METHODS AND RESULTS: We developed a lifestyle-based CVD prediction model among 61 025 women in the Nurses' Health Study and 34 478 men in the Health Professionals Follow-up Study, who were free of chronic disease in 1986 and followed for </=24 years. Lifestyle factors were assessed by questionnaires in 1986. In the derivation step, we used the Bayes Information Criterion to create parsimonious 20-year risk prediction models among a random two thirds of participants in each cohort separately. The scores were validated in the remaining one third of participants in each cohort. Over 24 years, there were 3775 cases of CVD in women and 3506 cases in men. The Healthy Heart Score included age, smoking, body mass index, exercise, alcohol, and a composite diet score. In the validation cohort, the risk score demonstrated good discrimination (Harrell's C-index, 0.72; 95% confidence interval [CI], 0.71, 0.74 [women]; 0.77; 95% CI, 0.76, 0.79 [men]), fit, and calibration, particularly among individuals without baseline hypertension or hypercholesterolemia.

CONCLUSIONS: The Healthy Heart Score accurately identifies individuals at elevated risk for CVD and may serve as an important clinical and public health screening tool for the primordial prevention of CVD.

06 May 2014 In General Health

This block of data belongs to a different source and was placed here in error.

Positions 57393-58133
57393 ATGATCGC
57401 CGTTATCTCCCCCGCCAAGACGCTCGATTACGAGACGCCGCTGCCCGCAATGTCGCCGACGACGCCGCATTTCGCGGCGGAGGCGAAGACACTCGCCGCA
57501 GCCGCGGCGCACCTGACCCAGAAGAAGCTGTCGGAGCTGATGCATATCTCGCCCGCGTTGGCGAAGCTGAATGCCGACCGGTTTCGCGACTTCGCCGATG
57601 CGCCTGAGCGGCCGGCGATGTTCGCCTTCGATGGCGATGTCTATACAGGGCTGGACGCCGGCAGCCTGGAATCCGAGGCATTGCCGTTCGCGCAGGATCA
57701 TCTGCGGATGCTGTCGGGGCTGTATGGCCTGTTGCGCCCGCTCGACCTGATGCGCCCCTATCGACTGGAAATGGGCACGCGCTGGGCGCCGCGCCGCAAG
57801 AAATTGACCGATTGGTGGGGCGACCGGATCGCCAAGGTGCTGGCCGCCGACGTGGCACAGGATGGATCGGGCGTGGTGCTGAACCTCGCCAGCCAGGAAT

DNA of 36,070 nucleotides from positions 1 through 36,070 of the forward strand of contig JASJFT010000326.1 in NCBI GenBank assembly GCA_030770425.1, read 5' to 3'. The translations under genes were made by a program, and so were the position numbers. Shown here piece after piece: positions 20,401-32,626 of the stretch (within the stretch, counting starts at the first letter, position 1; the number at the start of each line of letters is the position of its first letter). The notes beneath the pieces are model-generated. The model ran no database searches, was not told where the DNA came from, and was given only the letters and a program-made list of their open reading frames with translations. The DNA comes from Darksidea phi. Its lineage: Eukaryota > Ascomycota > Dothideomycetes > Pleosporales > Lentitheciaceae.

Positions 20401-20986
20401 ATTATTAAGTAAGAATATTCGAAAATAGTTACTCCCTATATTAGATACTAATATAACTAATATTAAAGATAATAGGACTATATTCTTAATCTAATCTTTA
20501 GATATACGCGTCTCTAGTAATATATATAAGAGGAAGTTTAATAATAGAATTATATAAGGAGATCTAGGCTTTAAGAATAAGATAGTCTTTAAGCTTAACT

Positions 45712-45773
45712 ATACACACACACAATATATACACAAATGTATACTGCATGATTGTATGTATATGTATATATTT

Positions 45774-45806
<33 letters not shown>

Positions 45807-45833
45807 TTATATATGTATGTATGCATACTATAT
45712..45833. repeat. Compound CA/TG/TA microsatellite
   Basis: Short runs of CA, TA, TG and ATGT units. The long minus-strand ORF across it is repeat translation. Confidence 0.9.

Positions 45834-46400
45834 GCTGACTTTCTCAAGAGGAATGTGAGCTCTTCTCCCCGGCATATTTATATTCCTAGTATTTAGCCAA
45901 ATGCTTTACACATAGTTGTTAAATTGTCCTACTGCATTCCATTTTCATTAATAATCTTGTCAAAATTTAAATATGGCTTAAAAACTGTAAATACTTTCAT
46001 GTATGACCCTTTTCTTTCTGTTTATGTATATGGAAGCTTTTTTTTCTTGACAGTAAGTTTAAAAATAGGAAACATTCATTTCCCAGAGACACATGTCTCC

OBJECTIVE: Analyse the importance of components of Mediterranean diet in functional feeding. DESIGN: We have based the study in a bibliographic review. RESULTS: Many of the characteristic components of the traditional Mediterranean diet (MD) are known to have positive effects on health, capacity and well-being, and can be used to design functional foods. Vegetables, fruits and nuts are all rich in phenols, flavonoids, isoflavonoids, phytosterols and phytic acid--essential bioactive compounds providing health benefits. The polyunsaturated fatty acids found in fish effectively regulate haemostatic factors, protect against cardiac arrhythmias, cancer and hypertension, and play a vital role in the maintenance of neural functions and the prevention of certain psychiatric disorders. Accumulating evidence suggests that olive oil, an integral component of the MD, may have health benefits, including the reduction of the risk of coronary heart disease, the prevention of several types of cancer and the modification of the immune and inflammatory responses. Olive oil is known for its high levels of monounsaturated fatty acids and is a good source of phytochemicals, such as polyphenolic compounds, squalene and alpha-tocopherol. In the context of the MD, the benefits associated with the consumption of several functional components may be intensified by certain forms of food preparation. In addition, the practice of more physical activity (once common among Mediterranean populations) and the following of other healthy lifestyle habits may have additive effects. CONCLUSIONS: The identification of the active constituents of the MD is crucial in the formulation of appropriate dietary guidelines. Research into the pharmacological properties of the minor components of this diet (vitamins, sterols, polyphenols, etc.) is very active and could lead to the formulation of functional foods and nutraceuticals.